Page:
Indigo Dreaming

The journeys of the Narrowboat Indigo Dream

  • Blog Index as a pull down

  • Recent Posts

  • Meta

  • Recent Comments

  • wordpress counter

Archive for February 3rd, 2009

Return to Packet boat marina (2)

Posted by indigodream on 3 February, 2009

Sunday 1st February

The mooring in Paddington was wonderfully quiet and I had the most amazing night’s sleep – I didn’t want to end! We had a very slow start while Richard psyched himself up for the next bit – a cycle ride from Paddington to Limehouse to get the car. He could have taken the tube but he’d decided that it was daft to pay to pedal a static bike in the gym when there was this golden opportunity to exercise in the fresh air. This meant that I’d be taking the boat along the lock free pound and would pick him up later.

We got prepared for our separate trips – Richard got Lou out of her pyjamas, wrapped her in her coat and took them both out. Then he sorted out his bike, car keys and such. I got everything up onto the back deck that I could possibly need, dressed up in multiple layers, undressed again to have a wee (no breaks for a solo cruiser!) then dressed up again. Richard sensibly cast me off before going – there was more than a passing chance that if he hadn’t I’d have just sneaked back to bed.

As always, I was a bit nervous of doing new things as a solo boater, but the turn at the end of the basin was fine – the wind helped rather than hindered me for a change. I’ve noticed that as I spend more solo time on the helm I’m getting more confident at getting myself out of trouble, there may even come the day when I avoid getting into trouble ๐Ÿ™‚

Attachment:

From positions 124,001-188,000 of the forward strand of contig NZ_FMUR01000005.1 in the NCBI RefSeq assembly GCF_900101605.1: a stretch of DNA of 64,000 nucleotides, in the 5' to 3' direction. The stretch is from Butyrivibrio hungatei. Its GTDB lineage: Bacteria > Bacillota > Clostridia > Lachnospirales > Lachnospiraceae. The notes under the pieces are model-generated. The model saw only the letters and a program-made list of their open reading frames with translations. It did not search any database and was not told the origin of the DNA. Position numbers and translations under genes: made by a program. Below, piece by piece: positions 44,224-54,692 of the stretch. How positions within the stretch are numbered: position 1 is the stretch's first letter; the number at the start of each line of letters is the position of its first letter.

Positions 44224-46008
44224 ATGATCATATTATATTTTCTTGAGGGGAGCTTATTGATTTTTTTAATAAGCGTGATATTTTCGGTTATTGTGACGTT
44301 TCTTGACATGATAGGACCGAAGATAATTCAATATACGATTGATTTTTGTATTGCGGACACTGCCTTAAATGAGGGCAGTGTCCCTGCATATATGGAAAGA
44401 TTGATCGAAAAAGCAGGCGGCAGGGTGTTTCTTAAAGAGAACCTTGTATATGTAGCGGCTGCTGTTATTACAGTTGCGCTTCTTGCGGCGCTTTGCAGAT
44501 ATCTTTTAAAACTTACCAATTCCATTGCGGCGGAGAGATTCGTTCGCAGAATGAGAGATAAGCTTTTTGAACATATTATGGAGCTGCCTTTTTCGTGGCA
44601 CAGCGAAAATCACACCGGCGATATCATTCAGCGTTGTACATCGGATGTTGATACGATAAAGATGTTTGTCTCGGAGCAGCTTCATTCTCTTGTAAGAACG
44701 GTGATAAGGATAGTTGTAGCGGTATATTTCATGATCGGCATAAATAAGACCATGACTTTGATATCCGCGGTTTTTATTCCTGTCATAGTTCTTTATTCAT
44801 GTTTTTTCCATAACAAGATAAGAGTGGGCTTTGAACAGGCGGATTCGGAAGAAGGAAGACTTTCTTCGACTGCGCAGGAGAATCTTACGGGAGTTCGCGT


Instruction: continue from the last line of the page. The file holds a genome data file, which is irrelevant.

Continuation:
Old waterfront houses west of Paddington. I wonder why the windows are barred?

Old waterfront houses west of Paddington. I wonder why the windows are barred?

I pottered down the canal and was amazed at how little I recalled from the trip down. I was minded to believe that BW had just dropped a new bit of canal in here while we were away. But then I worked out that what I remembered from the trip down was the ice – the effort of breaking it, the sight of it, the sound of it, overwhelming all other senses and memories.

I found this stretch to be strangely featureless today. I guess that the bit from Limehouse to Paddington is full of interest – locks, tunnels, landmarks. In a lock-free pound all the action is on the towpath. It was just as well I had no memory of my last trip – at least everything seemed seemed fresh and new to me!

I did have one funny incident where the canal is overlooked by the giant A40 viaduct. I could hear the noise of many motorbikes on the road, all honking their horns. I thought it was a usual Sunday gathering of bikers but according to Richard, it was an organised pack going down to the next big exhibition in Excel. Anyway, one of the bikers happened to look over onto the canal so I waved and honked the boat horn – he waved back – result! I carried on honking my horn – it’s very much louder than the bikes and it made me laugh.

It took Richard a long while to cycle back to Limehouse, then he had quite a long drive back to Uxbridge where he planned to take to his bike again and cycle back to meet me. My mission, therefore, was to get as far along the cut as possible in order to shorten his final cycle ride.ย  There were a few stretches of online moorings but for the most part the canal was deserted and I could motor on apace.

The start of the blizzard

The start of the blizzard

Does anyone out there remember rocket ice lollies, where you can suck at the lolly to get all the fruity juice out and leave the ice behind? It was like that today, as if someone had sucked out all the colour and flavour out of the day. I wasn’t surprised that there was so little activity either on the water or on the towpath. The ice lolly analogy worked even better when I got caught in a blizzard – the roof was white with snow. But half an hour later I was back in the sunshine. You’ll be relieved to know that dogs were tucked up inside with the central heating – lucky them.